“You can’t have it both ways!” There are many things we wish for and make decisions about. The most important decisions put us on a path we cannot veer from if we are going to be faithful to them. When we do, we have conflicting thoughts and feelings and we can hurt others as well as ourselves in the process. Today’s Gospel presents a parable where greed and selfishness take precedence over gratitude and humility. A landowner plants a vineyard and sets everything up, even to the point of installing a wine press. Then he rents it out to tenants and expects a piece of the profits. When he sends representatives to collect what is justly his, they are beat up and some are even killed. Finally, he sends his son with the hope that the tenants will respect him. But they do not. The tenants see this as an opportunity to take the vineyard for themselves as they kill even the son. The parallel here is that that God’s chosen people were sent prophets again and again to call them back to faithfulness, to recognize that all they are and have are a result of God’s goodness to them. Finally, the Son of God, Jesus, came to give us the fullness of life and even He was rejected.
We are the people of God today. The vineyard is the world we live in. What does God expect from us? The very thing we would expect since we are created in the image and likeness of God - humble gratitude and joy. We all have talents and abilities and working together with one another we can accomplish great things. It is easy to work together when we are all of one mind and have respect and love for one another. It becomes much more difficult when feelings of jealousy, disappointment, and selfishness creep in. We start to question one another’s motives and seek allies who think like we do to talk about those we feel are the problem. Jesus dealt with these types of scenarios. As much as He was the source of healing, joy, and gratitude, He was also the source of anger and suspicion, especially to those who were comfortable and closed-minded in their understanding of God. Like anyone else we come to know, God will always reveal more and more of Himself to us. The question is, “What does this revelation cause us to do?” First and foremost God reveals His unconditional love for us. In the Old Testament, He sent prophets to His people over and over again to call them back to His love, truth, and mercy. As often as not the prophets were questioned, ostracized, and rejected. The price paid for the refusal to listen to God’s messengers was the disintegration of their national unity and their personal inner integrity. Once God was no longer the foundation of their life with one another, it became every man for himself. But God never gave up. As it says in the fourth Eucharistic Prayer: “And when through disobedience he had lost your friendship, you did not abandon him to the domain of death. For you came in mercy to the aid of all, so that those who seek might find you. Time and again you offered them covenants and through the prophets taught them to look forward to salvation.” God does not hunt us down to punish us but reaches out with His love and mercy to help us live fully who we have been created to be. The fourth Eucharistic Prayer continues: “And you so loved the world, Father most holy, that in the fullness of time you sent your Only Begotten Son to be our Saviour. Made incarnate by the Holy Spirit and born of the Virgin Mary, he shared our human nature in all things but sin. To the poor, he proclaimed the good news of salvation, to prisoners, freedom, and to the sorrowful of heart, joy. To accomplish your plan, he gave himself up to death, and, rising from the dead, he destroyed death and restored life.” How much clearer can God and His love for us be? One of the thoughts from “Strangers in a Strange Land” by Archbishop Chaput is: “Catholicism is not about our search for God, but God’s search for us.” Every time we turn to Him in prayer He is listening and responding. Every time we seek out His mercy in the Sacrament of Penance He readily and joyfully forgives our sins. Every time we seek His presence at Mass, He is there with His Word, Ear, and very presence in the Eucharist. Jesus came to destroy death, not only our physical death but also anything that drains His life out of us. When His life is drained out of us we become hard-hearted, closed-minded, selfish, angry, greedy, and unfaithful to Him and others.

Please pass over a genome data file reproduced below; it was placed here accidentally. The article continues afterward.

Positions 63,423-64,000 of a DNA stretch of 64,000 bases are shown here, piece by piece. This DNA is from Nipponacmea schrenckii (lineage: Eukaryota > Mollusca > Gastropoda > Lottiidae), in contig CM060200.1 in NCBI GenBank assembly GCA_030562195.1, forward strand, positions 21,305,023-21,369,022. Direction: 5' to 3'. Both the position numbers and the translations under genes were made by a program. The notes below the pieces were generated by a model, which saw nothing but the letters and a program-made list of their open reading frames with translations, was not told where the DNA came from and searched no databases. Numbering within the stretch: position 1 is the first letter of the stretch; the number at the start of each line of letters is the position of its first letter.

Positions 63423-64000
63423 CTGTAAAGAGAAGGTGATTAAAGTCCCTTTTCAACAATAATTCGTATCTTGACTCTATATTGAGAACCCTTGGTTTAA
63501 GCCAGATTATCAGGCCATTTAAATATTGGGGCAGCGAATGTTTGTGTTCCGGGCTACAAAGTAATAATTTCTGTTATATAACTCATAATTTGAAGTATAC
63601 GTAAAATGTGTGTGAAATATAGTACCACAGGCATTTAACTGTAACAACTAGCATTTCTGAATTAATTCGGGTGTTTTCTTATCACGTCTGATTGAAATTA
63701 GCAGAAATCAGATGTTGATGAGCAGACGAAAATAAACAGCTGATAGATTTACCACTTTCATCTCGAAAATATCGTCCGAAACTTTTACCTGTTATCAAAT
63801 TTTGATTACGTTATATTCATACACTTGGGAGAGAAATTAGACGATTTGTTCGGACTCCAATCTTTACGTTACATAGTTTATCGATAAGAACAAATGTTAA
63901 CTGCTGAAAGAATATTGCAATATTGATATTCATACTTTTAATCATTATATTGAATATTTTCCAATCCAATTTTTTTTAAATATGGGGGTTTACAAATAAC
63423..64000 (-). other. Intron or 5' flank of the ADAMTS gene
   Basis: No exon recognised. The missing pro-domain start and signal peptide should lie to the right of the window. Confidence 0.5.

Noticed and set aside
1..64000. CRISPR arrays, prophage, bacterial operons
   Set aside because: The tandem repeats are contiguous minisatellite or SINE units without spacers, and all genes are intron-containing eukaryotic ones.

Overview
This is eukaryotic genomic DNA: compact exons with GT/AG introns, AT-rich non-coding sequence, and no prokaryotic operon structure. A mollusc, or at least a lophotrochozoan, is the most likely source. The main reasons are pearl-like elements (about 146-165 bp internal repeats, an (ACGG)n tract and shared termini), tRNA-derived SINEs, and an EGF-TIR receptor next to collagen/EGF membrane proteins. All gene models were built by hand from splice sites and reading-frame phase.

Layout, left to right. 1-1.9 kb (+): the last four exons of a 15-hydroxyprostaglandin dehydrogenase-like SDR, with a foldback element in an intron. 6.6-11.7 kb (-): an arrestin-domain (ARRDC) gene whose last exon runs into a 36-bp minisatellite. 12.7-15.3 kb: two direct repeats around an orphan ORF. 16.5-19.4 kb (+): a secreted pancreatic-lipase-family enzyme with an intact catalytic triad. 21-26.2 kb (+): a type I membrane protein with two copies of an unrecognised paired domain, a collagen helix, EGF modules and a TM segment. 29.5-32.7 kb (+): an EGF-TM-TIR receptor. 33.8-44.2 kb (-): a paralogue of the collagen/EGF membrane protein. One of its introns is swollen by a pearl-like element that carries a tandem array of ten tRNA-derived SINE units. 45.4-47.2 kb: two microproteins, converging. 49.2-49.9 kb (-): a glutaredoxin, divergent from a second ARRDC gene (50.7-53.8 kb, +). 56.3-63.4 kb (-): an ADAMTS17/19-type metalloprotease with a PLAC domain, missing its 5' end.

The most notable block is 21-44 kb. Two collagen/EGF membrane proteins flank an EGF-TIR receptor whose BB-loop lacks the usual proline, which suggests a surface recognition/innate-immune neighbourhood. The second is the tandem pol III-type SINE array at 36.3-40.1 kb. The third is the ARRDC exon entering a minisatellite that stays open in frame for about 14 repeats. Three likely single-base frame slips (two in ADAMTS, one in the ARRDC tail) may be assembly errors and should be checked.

This weekend we will have another second collection to assist the victims of the hurricanes. We were generous with our concern for the victims of Hurricane Harvey and now we will show our concern for the victims of Hurricanes Irma and Maria. This is a concrete sign of our unity with the Heart of Jesus. God’s life is flowing through us, enabling us to be generous. Not only is this a sign that we are rising beyond the life-draining power of selfishness, it is a sign that God’s love is animating our minds and hearts. To continue to do this not only in extraordinary ways that arise but also in the routines of our daily lives, we need to be nourished by the loving Presence of God over and over again. How good it is to be with those we love and who love us in return. The Church is our vineyard. Not just our physical building, but the whole people of God who comprise the Church throughout the world. What a powerful source for goodness and love we can be when together we live out what we say we believe. How blessed we are to have the gifts of prayer, the Eucharist, and Confession to guide, sustain, and renew us every day of our lives. “Glory be to the Father, and to the Son, and to the Holy Spirit, as it was in the beginning, is now, and ever shall be. Amen!” How good it is when we live as the Glory of God!
Fr. WaldBACK TO LIST